The Arabian Nights Entertainments - online book

Children's Classic Fairy Tales From The East, Edited By Andrew Lang

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298              THE ARABIAN NIGHTS
He drew a ring from his finger and gave it to Aladdin, bidding him prosper.
Aladdin found everything as the magician had said, gathered some fruit off the trees, and, having got the lamp, arrived at the mouth of the cave. The magician cried out in a great hurry :
' Make haste and give me the lamp.' This Aladdin refused to do until he was out of the cave. The magician flew into a terrible passion, and throwing some more powder on the fire, he said something, and the stone rolled back into its place.
The magician left Persia for ever, which plainly showed that he was no uncle of Aladdin's, but a cunning magician who had read in his magic books of a wonderful lamp, which would make him the most powerful man in the world. Though he alone knew where to find it, he could only receive it from the hand of another. He had picked out the foolish Aladdin for this purpose, intending to get the lamp and kill him afterwards.
For two days Aladdin remained in the dark, crying and lamenting. At last he clasped his hands in prayer, and in so doing rubbed the ring, which the magician had forgotten to take from him. Immediately an enormous and frightful genie rose out of the earth, saying:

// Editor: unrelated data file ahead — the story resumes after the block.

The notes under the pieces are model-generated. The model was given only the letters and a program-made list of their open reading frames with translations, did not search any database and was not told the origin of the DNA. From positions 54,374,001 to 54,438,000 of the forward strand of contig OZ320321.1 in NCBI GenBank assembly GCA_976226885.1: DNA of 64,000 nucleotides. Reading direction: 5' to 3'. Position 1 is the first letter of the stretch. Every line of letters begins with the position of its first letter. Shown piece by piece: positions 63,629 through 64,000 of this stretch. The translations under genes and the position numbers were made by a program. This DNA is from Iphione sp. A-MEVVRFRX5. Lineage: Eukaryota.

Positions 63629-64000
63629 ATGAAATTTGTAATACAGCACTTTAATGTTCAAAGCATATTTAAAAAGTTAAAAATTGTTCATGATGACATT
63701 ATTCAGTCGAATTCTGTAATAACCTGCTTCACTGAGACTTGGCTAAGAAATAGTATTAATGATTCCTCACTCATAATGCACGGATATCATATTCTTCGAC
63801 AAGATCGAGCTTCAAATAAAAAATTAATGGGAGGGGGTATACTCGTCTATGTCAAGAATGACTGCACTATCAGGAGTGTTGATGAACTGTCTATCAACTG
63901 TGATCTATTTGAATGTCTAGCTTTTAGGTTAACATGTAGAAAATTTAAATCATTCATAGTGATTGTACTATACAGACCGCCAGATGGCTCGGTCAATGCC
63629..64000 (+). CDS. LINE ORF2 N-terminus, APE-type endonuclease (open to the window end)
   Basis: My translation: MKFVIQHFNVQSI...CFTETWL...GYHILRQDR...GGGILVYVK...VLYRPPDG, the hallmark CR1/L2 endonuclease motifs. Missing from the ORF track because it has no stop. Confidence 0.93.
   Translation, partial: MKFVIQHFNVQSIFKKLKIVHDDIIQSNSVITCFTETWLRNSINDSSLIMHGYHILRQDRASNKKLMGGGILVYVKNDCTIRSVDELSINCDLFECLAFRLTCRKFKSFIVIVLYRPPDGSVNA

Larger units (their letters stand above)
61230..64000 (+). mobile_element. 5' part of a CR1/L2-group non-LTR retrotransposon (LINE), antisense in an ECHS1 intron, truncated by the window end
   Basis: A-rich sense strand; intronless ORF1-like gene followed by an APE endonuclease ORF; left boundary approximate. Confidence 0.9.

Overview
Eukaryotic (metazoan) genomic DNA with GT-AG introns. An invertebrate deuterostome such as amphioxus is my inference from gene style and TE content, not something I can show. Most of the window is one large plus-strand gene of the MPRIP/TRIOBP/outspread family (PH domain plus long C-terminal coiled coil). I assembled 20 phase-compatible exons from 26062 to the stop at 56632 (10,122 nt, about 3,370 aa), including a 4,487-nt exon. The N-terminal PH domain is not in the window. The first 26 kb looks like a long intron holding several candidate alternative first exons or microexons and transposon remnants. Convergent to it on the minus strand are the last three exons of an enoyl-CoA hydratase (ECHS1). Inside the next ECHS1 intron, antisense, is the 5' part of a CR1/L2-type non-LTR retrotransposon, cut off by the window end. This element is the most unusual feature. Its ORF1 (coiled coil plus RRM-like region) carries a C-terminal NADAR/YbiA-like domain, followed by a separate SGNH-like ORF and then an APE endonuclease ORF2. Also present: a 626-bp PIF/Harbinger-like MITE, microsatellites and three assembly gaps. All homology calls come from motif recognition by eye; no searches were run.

'What wouldst thou with me? I am the Slave of the Ring, and will obey thee in all things.'
Aladdin fearlessly replied: ' Deliver me from this place!' whereupon the earth opened, and he found him­self outside. As soon as his eyes could bear the light he went home, but fainted on the threshold. When he came to himself he told his mother what had passed, and showed her the lamp and the fruits he had gathered in the garden, which were in reality precious stones. He then asked for some food.
' Alas! child,' she said, ' I have nothing in the house, but I have spun a little cotton and will go and sell it.'
Aladdin bade her keep her cotton, for he would sell
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